A clinical scoring system to prioritise investigation for tuberculosis among adults attending HIV clinics in South Africa.


Hanifa, Y; Fielding, KL; Chihota, VN; Adonis, L; Charalambous, S; Foster, N; Karstaedt, A; McCarthy, K; Nicol, MP; Ndlovu, NT; Sinanovic, E; Sahid, F; Stevens, W; Vassall, A; Churchyard, GJ; Grant, AD; (2017) A clinical scoring system to prioritise investigation for tuberculosis among adults attending HIV clinics in South Africa. PLoS One, 12 (8). e0181519. ISSN 1932-6203 DOI: 10.1371/journal.pone.0181519

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Abstract

The World Health Organization (WHO) recommendation for regular tuberculosis (TB) screening of HIV-positive individuals with Xpert MTB/RIF as the first diagnostic test has major resource implications. To develop a diagnostic prediction model for TB, for symptomatic adults attending for routine HIV care, to prioritise TB investigation. Cohort study exploring a TB testing algorithm. HIV clinics, South Africa. Representative sample of adult HIV clinic attendees; data from participants reporting ≥1 symptom on the WHO screening tool were split 50:50 to derive, then internally validate, a prediction model. TB, defined as "confirmed" if Xpert MTB/RIF, line probe assay or M. tuberculosis culture were positive; and "clinical" if TB treatment started without microbiological confirmation, within six months of enrolment. Overall, 79/2602 (3.0%) participants on ART fulfilled TB case definitions, compared to 65/906 (7.2%) pre-ART. Among 1133/3508 (32.3%) participants screening positive on the WHO tool, 1048 met inclusion criteria for this analysis: 52/515 (10.1%) in the derivation and 58/533 (10.9%) in the validation dataset had TB. Our final model comprised ART status (on ART > 3 months vs. pre-ART or ART < 3 months); body mass index (continuous); CD4 (continuous); number of WHO symptoms (1 vs. >1 symptom). We converted this to a clinical score, using clinically-relevant CD4 and BMI categories. A cut-off score of ≥3 identified those with TB with sensitivity and specificity of 91.8% and 34.3% respectively. If investigation was prioritised for individuals with score of ≥3, 68% (717/1048) symptomatic individuals would be tested, among whom the prevalence of TB would be 14.1% (101/717); 32% (331/1048) of tests would be avoided, but 3% (9/331) with TB would be missed amongst those not tested. Our clinical score may help prioritise TB investigation among symptomatic individuals.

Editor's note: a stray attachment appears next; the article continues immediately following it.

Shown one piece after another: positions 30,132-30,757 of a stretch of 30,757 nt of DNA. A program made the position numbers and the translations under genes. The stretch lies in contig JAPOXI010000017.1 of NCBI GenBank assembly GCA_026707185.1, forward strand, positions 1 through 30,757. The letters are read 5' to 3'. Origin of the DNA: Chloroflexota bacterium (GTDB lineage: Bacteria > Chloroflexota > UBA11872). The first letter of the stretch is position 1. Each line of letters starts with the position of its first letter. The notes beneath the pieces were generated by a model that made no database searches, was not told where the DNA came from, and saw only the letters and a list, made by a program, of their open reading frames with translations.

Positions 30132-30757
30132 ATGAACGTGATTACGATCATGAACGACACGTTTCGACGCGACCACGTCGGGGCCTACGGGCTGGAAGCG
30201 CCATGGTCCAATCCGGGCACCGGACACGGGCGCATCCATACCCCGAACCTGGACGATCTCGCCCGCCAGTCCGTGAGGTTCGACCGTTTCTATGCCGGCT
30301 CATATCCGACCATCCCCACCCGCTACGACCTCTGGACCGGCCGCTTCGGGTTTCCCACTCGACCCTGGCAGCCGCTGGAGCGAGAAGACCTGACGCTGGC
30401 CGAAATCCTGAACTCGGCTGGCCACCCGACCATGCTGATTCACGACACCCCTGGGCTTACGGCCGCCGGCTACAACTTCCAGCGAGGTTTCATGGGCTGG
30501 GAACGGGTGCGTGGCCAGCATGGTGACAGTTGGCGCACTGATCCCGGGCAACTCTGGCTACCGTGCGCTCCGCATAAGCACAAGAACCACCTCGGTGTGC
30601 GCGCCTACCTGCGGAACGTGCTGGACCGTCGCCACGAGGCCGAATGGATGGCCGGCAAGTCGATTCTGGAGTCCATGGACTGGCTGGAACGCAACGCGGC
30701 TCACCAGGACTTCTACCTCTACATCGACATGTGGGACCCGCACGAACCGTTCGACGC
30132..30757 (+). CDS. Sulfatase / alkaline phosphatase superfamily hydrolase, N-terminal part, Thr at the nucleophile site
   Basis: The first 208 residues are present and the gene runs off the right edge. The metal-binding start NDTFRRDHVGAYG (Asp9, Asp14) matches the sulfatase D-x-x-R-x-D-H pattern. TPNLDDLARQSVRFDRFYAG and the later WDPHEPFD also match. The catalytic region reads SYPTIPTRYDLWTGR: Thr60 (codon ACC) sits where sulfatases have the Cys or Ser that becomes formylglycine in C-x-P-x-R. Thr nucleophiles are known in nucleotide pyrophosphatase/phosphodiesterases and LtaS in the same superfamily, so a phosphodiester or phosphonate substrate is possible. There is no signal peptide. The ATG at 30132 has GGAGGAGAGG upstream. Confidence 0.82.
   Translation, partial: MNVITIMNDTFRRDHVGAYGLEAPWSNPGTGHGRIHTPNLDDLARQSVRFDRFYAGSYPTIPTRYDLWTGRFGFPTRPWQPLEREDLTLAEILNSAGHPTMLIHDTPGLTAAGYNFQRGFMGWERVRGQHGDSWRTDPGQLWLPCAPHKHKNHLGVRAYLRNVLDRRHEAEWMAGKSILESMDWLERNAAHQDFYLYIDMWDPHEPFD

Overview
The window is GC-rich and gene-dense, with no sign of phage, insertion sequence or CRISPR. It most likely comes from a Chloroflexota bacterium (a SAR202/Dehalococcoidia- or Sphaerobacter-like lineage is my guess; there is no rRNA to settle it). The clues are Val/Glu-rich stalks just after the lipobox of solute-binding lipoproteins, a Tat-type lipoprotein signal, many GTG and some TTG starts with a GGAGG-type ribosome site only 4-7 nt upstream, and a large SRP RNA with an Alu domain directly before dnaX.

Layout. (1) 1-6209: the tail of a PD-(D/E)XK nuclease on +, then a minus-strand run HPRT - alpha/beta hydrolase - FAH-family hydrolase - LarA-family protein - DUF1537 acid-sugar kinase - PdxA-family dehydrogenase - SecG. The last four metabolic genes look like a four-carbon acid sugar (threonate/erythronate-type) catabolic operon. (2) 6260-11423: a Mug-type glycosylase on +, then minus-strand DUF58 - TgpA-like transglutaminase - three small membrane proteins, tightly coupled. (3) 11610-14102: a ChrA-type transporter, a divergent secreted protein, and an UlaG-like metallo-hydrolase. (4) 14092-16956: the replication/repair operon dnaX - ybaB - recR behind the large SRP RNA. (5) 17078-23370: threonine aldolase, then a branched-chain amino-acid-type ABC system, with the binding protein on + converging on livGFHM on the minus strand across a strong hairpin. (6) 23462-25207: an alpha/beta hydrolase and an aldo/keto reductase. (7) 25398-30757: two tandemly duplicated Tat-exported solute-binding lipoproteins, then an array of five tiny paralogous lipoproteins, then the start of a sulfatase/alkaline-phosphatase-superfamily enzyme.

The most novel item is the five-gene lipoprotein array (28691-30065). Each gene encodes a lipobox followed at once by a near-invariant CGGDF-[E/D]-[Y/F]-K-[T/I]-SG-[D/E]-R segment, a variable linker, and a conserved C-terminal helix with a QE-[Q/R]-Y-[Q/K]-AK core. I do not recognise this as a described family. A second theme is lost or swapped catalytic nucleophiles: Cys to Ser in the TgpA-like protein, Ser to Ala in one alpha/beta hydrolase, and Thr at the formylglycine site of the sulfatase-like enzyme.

Item Type: Article
Faculty and Department: Faculty of Infectious and Tropical Diseases > Dept of Clinical Research
Faculty of Epidemiology and Population Health > Dept of Infectious Disease Epidemiology
Faculty of Public Health and Policy > Dept of Global Health and Development
Research Centre: TB Centre
PubMed ID: 28771504
Web of Science ID: 406853600024
URI: http://researchonline.lshtm.ac.uk/id/eprint/4189932

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